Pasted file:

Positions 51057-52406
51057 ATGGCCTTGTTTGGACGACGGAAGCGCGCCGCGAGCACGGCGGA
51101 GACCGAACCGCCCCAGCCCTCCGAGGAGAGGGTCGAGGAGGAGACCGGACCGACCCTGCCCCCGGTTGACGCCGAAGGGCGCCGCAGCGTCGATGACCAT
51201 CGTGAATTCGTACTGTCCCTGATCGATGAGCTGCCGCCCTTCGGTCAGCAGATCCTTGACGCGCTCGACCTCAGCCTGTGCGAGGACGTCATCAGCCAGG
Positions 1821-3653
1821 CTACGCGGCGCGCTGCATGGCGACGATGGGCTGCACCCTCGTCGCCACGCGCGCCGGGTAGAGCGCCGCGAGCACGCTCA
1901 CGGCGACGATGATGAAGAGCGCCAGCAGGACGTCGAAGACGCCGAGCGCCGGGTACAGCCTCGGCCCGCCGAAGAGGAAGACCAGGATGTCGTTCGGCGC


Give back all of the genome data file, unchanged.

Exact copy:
Positions 51057-52406
51057 ATGGCCTTGTTTGGACGACGGAAGCGCGCCGCGAGCACGGCGGA
51101 GACCGAACCGCCCCAGCCCTCCGAGGAGAGGGTCGAGGAGGAGACCGGACCGACCCTGCCCCCGGTTGACGCCGAAGGGCGCCGCAGCGTCGATGACCAT
51201 CGTGAATTCGTACTGTCCCTGATCGATGAGCTGCCGCCCTTCGGTCAGCAGATCCTTGACGCGCTCGACCTCAGCCTGTGCGAGGACGTCATCAGCCAGG
Positions 1821-3653
1821 CTACGCGGCGCGCTGCATGGCGACGATGGGCTGCACCCTCGTCGCCACGCGCGCCGGGTAGAGCGCCGCGAGCACGCTCA
1901 CGGCGACGATGATGAAGAGCGCCAGCAGGACGTCGAAGACGCCGAGCGCCGGGTACAGCCTCGGCCCGCCGAAGAGGAAGACCAGGATGTCGTTCGGCGC